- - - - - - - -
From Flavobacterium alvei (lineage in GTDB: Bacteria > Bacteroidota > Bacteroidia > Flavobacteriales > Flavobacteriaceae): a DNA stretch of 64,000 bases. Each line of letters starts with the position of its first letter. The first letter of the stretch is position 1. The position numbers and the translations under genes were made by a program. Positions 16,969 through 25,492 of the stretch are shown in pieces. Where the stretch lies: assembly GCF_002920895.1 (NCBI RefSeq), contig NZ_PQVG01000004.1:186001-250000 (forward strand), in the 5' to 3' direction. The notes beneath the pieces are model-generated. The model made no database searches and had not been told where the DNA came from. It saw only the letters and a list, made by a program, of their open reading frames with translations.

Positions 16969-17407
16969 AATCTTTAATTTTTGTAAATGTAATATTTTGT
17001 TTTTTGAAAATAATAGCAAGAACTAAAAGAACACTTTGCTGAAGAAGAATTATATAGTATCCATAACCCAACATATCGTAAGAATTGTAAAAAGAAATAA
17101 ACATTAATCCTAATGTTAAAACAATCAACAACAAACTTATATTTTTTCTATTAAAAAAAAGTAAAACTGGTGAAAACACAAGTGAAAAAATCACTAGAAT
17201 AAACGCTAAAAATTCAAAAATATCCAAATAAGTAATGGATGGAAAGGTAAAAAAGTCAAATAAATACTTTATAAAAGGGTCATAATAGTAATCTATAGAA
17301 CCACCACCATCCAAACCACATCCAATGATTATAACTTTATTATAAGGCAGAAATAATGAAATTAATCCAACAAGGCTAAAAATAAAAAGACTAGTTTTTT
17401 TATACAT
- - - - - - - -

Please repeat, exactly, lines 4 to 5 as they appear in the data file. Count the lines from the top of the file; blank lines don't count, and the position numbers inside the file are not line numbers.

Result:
17001 TTTTTGAAAATAATAGCAAGAACTAAAAGAACACTTTGCTGAAGAAGAATTATATAGTATCCATAACCCAACATATCGTAAGAATTGTAAAAAGAAATAA
17101 ACATTAATCCTAATGTTAAAACAATCAACAACAAACTTATATTTTTTCTATTAAAAAAAAGTAAAACTGGTGAAAACACAAGTGAAAAAATCACTAGAAT